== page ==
SAPUTO has not given up on its ambition to take over Warrnambool Cheese and Butter (WCB) despite being well short of gaining a controlling stake.
The company on Friday extended the deadline for accepting its offer from 7pm Friday to 7pm on January 22. There will be no further extensions.
The Canadian processor also announced another incremental increase in its holding to 21.4 per cent, up from 20.1 per cent the day before. Saputo chief executive Lino Saputo jnr said the extension was prompted by an increase in the rate of acceptances in recent days.
“We believe that many of the remaining shareholders were waiting until the offer was last and final, so they should accept now,” Mr Saputo said.
“If shareholders want to be paid their cash, and paid quickly, they must accept our offer and make sure we receive their acceptance before the offer expires.”
Saputo is offering shareholders $9 per share, plus increments of 20 cents if it reaches ownership levels of 50, 75 and 90 per cent.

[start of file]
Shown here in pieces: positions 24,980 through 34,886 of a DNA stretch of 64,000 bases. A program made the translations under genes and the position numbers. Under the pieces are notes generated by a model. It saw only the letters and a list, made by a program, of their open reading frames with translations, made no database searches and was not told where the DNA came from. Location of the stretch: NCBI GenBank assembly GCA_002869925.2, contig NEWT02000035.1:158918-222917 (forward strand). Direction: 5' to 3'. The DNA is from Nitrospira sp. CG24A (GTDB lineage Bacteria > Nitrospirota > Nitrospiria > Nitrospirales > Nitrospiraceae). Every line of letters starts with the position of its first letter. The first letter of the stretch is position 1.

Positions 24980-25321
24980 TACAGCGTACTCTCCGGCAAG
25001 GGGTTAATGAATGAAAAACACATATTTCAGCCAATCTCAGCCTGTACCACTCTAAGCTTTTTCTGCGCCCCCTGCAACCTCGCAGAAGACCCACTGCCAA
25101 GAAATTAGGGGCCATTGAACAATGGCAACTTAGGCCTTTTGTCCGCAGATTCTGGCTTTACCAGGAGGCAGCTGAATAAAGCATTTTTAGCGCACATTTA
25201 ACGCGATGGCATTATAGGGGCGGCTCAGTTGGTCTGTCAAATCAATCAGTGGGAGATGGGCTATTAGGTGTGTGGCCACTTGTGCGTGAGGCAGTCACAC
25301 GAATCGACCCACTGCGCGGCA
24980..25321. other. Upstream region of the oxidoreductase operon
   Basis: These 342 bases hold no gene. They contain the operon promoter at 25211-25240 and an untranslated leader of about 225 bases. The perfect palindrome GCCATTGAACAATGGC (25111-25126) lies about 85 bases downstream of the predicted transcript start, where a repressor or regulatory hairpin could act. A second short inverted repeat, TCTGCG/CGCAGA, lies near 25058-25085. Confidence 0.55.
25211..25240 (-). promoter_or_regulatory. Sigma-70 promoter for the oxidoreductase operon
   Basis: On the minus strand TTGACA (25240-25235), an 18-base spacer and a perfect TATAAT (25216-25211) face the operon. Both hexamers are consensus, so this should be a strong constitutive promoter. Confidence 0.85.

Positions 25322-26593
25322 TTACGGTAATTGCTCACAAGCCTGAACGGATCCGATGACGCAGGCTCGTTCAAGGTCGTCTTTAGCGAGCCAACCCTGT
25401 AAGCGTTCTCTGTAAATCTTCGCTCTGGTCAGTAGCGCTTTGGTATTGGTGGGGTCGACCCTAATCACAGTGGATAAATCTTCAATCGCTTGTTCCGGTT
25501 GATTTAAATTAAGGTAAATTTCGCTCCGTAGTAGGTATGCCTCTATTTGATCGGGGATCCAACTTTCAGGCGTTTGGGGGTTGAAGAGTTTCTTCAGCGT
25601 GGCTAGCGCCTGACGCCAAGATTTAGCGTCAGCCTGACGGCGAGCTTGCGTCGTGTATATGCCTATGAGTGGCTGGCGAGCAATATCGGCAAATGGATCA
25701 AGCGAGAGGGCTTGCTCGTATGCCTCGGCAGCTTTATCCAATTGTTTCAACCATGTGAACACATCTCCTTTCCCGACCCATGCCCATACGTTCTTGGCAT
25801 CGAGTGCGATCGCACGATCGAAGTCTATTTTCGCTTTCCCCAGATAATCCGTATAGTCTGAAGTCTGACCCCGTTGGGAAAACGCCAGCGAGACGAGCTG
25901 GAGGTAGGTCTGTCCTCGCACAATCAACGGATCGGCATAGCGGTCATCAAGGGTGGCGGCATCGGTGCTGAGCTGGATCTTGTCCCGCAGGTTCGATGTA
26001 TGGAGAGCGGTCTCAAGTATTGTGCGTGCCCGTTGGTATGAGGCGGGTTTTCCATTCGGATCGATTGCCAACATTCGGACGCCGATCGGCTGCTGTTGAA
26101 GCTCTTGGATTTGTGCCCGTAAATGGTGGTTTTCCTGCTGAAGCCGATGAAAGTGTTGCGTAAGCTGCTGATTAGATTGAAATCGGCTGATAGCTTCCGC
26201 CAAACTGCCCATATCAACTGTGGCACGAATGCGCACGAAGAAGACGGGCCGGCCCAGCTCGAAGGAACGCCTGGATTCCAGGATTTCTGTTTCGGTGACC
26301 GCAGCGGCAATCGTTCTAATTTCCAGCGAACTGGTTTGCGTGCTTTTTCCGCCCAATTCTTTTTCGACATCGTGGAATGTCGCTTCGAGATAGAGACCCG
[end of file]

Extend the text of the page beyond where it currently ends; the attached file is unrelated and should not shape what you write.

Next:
Given the rate of acceptance so far, reaching a controlling interest of more than 50 per cent seems unlikely.
However, there’s little doubt that Saputo’s strategy is to reach a point where buying out one or more of the other major shareholders would take it over the line.
If it were to buy the 18.9 per cent holding of Bega Cheese, it would get over the line with acceptances of just over 31 per cent. The company is known to be seeking Bega’s holding.
Bega executive chairman Barry Irvin told The Standard on Friday his company was in discussions with Saputo, Murray Goulburn and other international interests.
“There is wide interest in Bega’s shareholding and we are considering all options,” he said.
Bega stands to come out the big winner of the bidding war, clearing a profit of $65 million if it sells its stake.
“The waiting and thinking game has worked quite well for us,” Mr Irvin said.
“We’re obviously disappointed that we didn’t achieve our takeover goal, but second prize is pretty good.”
If Bega does cash in its holding, Mr Irvin said there were several development routes the company would consider, with building more processing capability being one of the options.
Murray Goulburn’s rival offer of $9.50 per share is still awaiting approval by the Australian Competition Tribunal, although the co-operative is accepting shares on condition of gaining approval.
Murray Goulburn’s declared holding stands at 17.7 per cent of the register.
(NOTE: Steve Hynes is a WCB shareholder)